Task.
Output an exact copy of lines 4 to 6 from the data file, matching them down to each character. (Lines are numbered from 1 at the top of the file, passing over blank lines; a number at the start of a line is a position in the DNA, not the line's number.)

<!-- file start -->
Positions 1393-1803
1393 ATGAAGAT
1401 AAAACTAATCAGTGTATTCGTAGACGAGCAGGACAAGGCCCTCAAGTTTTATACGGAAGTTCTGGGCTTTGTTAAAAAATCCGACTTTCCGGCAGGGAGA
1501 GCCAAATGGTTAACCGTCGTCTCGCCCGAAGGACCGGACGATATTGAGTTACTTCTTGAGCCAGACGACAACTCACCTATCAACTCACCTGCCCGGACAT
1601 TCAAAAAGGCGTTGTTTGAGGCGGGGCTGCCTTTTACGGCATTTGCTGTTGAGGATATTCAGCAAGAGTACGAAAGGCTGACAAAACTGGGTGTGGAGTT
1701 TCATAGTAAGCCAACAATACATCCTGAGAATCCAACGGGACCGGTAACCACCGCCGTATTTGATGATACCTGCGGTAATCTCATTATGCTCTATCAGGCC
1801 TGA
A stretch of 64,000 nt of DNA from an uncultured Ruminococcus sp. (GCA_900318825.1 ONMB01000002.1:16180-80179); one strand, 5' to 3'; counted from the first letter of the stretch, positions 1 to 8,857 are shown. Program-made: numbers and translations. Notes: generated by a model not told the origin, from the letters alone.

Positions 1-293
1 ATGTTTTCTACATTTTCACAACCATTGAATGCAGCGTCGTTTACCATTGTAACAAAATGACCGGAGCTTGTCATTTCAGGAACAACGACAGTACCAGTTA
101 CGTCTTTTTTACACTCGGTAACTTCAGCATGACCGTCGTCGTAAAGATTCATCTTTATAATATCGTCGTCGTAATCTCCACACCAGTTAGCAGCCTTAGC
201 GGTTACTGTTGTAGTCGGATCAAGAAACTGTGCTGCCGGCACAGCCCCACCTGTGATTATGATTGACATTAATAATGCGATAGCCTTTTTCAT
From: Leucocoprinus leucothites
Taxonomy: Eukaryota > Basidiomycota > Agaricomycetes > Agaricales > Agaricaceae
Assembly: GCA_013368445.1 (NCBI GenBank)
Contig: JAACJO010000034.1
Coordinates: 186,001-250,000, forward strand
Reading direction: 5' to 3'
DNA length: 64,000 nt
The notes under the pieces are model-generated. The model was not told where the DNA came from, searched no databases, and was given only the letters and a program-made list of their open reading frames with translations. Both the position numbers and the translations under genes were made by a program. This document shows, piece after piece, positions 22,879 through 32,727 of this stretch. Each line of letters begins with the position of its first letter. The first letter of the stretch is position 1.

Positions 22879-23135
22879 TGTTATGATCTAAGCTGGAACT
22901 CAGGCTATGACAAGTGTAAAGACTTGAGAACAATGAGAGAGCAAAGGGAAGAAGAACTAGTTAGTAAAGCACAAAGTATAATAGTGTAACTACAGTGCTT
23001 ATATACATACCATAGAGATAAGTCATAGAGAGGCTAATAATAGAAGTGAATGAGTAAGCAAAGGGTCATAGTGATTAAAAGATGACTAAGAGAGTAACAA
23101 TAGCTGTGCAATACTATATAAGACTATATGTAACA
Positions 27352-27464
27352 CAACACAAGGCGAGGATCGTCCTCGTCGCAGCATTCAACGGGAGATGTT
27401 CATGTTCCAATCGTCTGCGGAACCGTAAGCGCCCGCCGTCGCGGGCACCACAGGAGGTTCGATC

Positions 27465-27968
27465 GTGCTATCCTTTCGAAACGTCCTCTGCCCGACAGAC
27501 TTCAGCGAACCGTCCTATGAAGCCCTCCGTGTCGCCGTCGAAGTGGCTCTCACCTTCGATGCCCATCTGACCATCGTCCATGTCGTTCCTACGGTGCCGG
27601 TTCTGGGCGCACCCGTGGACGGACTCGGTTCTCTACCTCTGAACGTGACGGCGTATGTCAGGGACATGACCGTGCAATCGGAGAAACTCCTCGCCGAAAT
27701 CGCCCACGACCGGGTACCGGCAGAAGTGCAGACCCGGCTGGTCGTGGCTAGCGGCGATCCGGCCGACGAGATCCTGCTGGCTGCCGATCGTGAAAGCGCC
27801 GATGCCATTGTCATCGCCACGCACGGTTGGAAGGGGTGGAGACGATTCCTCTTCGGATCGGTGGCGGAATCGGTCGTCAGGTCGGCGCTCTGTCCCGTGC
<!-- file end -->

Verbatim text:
1501 GCCAAATGGTTAACCGTCGTCTCGCCCGAAGGACCGGACGATATTGAGTTACTTCTTGAGCCAGACGACAACTCACCTATCAACTCACCTGCCCGGACAT
1601 TCAAAAAGGCGTTGTTTGAGGCGGGGCTGCCTTTTACGGCATTTGCTGTTGAGGATATTCAGCAAGAGTACGAAAGGCTGACAAAACTGGGTGTGGAGTT
1701 TCATAGTAAGCCAACAATACATCCTGAGAATCCAACGGGACCGGTAACCACCGCCGTATTTGATGATACCTGCGGTAATCTCATTATGCTCTATCAGGCC